- African Repatriation within Africa
- Repatriation of Looted Cultural Items
- The American Colonisation Society and Repatriation
- Diplomatic Missions and Repatriation
- Repatriates and their Stories and Experiences
- Rastafari and Repatriation
- The Trans-Saharan Slave Trade, the African Diaspora in the Arabic World and Repatriation
- Repatriation and the African Diaspora in Asia
- Repatriated Communities in Africa
- Popular Culture and Repatriation
- Repatriation Experiments in History
- Repatriation and Trans-nationalism
- Kwame Nkrumah and Repatriation
- Cosmopolitanism and Repatriation
- Political Exiles and Repatriation
- Marcus Garvey, the Universal Negro Improvement Association and Repatriation
- Reconciling the Sixth Region of the African Union and Repatriation
- W.E.B. DuBois and Repatriation
- Music, e.g., Reggae and Hiphop, and Repatriation
- Repatriation: Brain Drain or Brain Gain?
- Repatriation as Movement of Ideas
- Repatriation vs Reparation
- Repatriation and Exilic Religious and Spirituality Movements
- Ships as Vehicles of Repatriation
- Social Media and Virtual Repatriation
- Black Hebrews, Israel and Repatriation to Africa
- Repatriation of Dislocated Ethnic Groups in Africa
- Apartheid, Ethnic Displacement in South Africa and Repatriation
- Roots Tourism and Repatriation
- Slave Dungeons, “Castles” and Forts and Repatriation
- Repatriation vs Migration
- Slavery and the Slave Trade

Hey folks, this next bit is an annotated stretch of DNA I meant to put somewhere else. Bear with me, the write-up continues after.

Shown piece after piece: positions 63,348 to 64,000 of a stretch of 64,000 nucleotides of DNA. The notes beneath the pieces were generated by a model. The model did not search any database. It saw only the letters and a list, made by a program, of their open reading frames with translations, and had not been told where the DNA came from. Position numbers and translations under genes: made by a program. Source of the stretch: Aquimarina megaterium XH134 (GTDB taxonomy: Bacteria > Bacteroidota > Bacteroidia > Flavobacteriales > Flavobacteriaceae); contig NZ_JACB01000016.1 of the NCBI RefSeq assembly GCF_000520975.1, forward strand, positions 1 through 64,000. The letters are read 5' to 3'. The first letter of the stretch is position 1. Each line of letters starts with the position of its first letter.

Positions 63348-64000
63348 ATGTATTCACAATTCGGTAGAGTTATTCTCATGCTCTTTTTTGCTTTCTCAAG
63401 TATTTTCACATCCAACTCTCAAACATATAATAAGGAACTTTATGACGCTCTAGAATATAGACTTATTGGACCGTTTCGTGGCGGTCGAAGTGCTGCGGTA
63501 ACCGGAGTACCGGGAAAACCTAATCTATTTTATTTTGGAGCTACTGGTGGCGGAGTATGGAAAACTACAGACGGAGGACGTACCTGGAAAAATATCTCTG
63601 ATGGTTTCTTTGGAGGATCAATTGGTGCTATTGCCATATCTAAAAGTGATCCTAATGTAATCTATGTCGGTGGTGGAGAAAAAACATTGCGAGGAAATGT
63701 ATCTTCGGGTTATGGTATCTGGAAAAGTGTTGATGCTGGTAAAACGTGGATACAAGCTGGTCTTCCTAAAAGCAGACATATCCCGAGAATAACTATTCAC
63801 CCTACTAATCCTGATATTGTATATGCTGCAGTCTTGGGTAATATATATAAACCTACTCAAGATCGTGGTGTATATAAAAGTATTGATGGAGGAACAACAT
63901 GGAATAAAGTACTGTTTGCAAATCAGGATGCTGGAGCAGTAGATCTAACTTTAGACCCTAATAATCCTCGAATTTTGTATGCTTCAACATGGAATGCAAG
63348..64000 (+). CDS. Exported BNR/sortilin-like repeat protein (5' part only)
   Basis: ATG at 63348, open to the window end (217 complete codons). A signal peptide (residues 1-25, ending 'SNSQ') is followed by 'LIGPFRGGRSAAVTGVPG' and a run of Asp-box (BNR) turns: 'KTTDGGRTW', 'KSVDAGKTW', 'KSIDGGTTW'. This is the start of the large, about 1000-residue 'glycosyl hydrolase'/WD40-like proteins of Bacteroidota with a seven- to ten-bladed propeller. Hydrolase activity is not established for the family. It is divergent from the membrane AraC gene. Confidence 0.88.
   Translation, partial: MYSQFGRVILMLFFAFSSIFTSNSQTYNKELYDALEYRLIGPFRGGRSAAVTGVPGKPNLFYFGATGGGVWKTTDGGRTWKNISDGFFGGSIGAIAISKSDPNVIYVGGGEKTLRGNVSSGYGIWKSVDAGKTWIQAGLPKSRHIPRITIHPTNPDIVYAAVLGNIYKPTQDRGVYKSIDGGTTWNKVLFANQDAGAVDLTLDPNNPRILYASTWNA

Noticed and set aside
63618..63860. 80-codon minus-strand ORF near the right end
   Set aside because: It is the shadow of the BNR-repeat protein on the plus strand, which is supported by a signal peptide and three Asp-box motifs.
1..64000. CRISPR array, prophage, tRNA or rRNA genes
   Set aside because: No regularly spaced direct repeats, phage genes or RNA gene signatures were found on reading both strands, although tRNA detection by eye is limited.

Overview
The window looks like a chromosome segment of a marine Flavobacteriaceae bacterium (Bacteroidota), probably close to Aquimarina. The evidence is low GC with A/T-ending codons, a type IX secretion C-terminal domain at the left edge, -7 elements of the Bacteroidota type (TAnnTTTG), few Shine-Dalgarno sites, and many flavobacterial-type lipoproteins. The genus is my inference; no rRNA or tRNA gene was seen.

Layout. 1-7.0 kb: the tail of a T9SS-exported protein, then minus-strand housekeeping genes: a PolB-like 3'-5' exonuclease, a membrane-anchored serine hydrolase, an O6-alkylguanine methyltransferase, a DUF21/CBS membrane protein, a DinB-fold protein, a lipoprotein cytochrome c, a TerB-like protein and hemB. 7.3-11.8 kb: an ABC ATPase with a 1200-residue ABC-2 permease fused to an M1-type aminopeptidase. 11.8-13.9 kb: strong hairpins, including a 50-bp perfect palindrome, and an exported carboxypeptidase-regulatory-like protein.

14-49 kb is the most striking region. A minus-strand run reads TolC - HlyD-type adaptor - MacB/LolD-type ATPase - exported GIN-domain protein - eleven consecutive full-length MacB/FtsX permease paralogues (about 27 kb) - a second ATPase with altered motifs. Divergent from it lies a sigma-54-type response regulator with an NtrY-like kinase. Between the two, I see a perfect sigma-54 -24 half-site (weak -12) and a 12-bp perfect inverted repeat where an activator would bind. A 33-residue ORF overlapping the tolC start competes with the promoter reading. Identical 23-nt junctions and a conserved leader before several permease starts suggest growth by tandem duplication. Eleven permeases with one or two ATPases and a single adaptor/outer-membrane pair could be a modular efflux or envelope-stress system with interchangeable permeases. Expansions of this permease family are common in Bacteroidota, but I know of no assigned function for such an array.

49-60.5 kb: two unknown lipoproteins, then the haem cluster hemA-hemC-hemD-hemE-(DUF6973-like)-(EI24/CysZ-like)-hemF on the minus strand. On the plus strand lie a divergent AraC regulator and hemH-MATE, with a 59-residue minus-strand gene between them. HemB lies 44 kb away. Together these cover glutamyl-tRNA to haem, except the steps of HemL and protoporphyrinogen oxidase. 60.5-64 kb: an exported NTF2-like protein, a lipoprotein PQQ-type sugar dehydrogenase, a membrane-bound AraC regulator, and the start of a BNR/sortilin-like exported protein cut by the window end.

- Philosophical and Theoretical Perspectives
- Ghana, Home-coming and the Year of Return Initiative
- Memory, Time and Remembrance
- Citizenship, Identity and Belonging
- Repatriation and Pan-Africanism
- Black Nationalism and Repatriation
- Appropriation of Space and Territory
- Policy Challenges of the New Diasporas
- Repatriation and Reconstruction
- Repatriation and Remittances
- Socio-Economic Impacts of Repatriation on Africa
REGISTRATION FEES ARE AS FOLLOWS:
- Students based in Ghana - 100 Ghana Cedis
- Faculty/scholars based in Ghana - 200 Ghana Cedis
- Students based in other African countries 70 dollars
- Faculty/scholars based in other African countries 150 dollars
- Non-Africa-based students – 100 dollars
- Non-Africa-based faculty/scholars - 250 dollars
PLEASE PAY YOUR REGISTRATION FEE INTO THE ACCOUNT NAME, BANK & NUMBER BELOW:
Name: Faculty of Arts, U.C.C.
Bank: Ghana Commercial Bank, Cape Coast Branch, Ghana
Account Number: 3021130001040
Swift Code to the Bank Account: GHC BGH AC.
Checks/cheques should be made to: “Conference Fee to Department of History Repatriation Conference.”
N.B. Kindly scan the receipt of the payment of your registration fee and email it to the three contact persons of the organising committee whose email addresses have been provided below.
We will be happy to respond to any questions you may have. You may call us at +233-244925140, +233-542361252 or +233-242824570.
SUBMISSION DEADLINES: Abstracts of approximately 400 words should be submitted. For panel submissions, submit a 200-word panel abstract and a 400-word abstracts for each individual presentation. Acceptance of abstracts will be made known by February 30, 2021.
CONTACTS: Please, send an abstract of your proposed topic, institutional affiliation, and contact information to the following:
· Prof. De-Valera N.Y.M. Botchway,
(Head, Department of History)
· Dr. Joseph Kachim,
(Member of Organising Committee, Department of History)